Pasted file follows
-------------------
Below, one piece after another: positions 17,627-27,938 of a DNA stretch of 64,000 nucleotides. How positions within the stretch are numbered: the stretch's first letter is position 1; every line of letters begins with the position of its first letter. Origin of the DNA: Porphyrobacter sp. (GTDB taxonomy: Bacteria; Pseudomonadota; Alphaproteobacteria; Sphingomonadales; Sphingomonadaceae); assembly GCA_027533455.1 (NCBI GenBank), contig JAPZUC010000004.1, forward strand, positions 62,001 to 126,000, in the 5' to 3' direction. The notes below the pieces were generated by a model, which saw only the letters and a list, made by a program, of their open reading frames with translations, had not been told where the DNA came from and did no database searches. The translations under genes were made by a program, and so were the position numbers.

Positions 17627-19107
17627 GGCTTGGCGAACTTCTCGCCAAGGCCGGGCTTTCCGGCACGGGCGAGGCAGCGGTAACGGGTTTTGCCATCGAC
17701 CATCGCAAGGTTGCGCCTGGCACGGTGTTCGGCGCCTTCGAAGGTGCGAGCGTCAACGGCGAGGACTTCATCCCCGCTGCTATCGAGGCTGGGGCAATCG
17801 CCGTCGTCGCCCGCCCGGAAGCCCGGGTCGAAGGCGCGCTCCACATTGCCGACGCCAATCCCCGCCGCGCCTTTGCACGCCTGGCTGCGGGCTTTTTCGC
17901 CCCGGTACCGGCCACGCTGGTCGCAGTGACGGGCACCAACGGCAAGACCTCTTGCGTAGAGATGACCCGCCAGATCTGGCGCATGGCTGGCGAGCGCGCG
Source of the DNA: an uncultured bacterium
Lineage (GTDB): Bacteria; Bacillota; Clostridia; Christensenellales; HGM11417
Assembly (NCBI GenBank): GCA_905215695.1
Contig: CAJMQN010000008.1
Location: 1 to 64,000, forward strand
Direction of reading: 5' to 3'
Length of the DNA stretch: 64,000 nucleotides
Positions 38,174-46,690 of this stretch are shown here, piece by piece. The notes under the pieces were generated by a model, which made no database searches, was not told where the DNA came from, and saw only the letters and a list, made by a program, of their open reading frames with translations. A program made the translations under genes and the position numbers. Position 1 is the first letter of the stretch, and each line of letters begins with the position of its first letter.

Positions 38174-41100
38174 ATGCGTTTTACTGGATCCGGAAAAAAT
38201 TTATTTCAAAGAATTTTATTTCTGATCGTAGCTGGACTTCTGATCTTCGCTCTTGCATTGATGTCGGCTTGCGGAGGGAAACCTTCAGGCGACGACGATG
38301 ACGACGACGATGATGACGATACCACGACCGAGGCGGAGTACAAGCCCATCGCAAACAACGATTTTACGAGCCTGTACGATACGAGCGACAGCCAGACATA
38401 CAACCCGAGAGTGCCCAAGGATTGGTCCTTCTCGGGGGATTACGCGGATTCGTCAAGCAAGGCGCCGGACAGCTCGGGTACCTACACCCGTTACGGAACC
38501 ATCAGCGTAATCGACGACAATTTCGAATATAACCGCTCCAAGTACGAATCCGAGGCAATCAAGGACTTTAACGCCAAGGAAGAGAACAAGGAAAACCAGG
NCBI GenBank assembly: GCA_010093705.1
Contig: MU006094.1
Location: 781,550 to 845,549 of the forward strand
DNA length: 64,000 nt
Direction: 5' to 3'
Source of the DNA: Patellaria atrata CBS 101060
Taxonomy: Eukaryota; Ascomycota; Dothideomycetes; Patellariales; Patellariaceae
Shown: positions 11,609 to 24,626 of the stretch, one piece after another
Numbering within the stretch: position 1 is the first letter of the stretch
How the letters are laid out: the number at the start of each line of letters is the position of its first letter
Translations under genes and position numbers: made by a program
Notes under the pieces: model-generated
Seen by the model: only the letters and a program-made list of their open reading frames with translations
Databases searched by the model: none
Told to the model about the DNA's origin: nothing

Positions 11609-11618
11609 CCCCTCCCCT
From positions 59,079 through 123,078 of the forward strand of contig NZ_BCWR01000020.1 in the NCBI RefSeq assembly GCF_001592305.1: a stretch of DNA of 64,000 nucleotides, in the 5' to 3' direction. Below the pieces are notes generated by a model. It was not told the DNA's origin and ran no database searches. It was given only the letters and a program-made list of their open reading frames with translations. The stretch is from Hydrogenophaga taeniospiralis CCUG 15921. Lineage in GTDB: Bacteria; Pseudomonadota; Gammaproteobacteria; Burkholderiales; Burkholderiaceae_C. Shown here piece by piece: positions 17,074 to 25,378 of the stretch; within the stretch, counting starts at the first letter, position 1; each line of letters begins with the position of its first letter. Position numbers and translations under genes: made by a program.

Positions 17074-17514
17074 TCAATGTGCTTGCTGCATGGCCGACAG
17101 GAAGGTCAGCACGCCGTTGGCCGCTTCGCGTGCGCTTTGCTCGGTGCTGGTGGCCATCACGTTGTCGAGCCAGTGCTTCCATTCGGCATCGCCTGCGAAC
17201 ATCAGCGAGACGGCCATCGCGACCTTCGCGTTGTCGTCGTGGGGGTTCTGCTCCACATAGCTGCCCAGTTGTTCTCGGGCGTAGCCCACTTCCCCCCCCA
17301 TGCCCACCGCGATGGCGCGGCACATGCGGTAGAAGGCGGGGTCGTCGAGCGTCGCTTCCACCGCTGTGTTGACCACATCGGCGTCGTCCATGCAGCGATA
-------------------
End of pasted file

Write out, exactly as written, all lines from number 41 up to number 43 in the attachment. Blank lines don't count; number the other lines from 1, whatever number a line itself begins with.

17101 GAAGGTCAGCACGCCGTTGGCCGCTTCGCGTGCGCTTTGCTCGGTGCTGGTGGCCATCACGTTGTCGAGCCAGTGCTTCCATTCGGCATCGCCTGCGAAC
17201 ATCAGCGAGACGGCCATCGCGACCTTCGCGTTGTCGTCGTGGGGGTTCTGCTCCACATAGCTGCCCAGTTGTTCTCGGGCGTAGCCCACTTCCCCCCCCA
17301 TGCCCACCGCGATGGCGCGGCACATGCGGTAGAAGGCGGGGTCGTCGAGCGTCGCTTCCACCGCTGTGTTGACCACATCGGCGTCGTCCATGCAGCGATA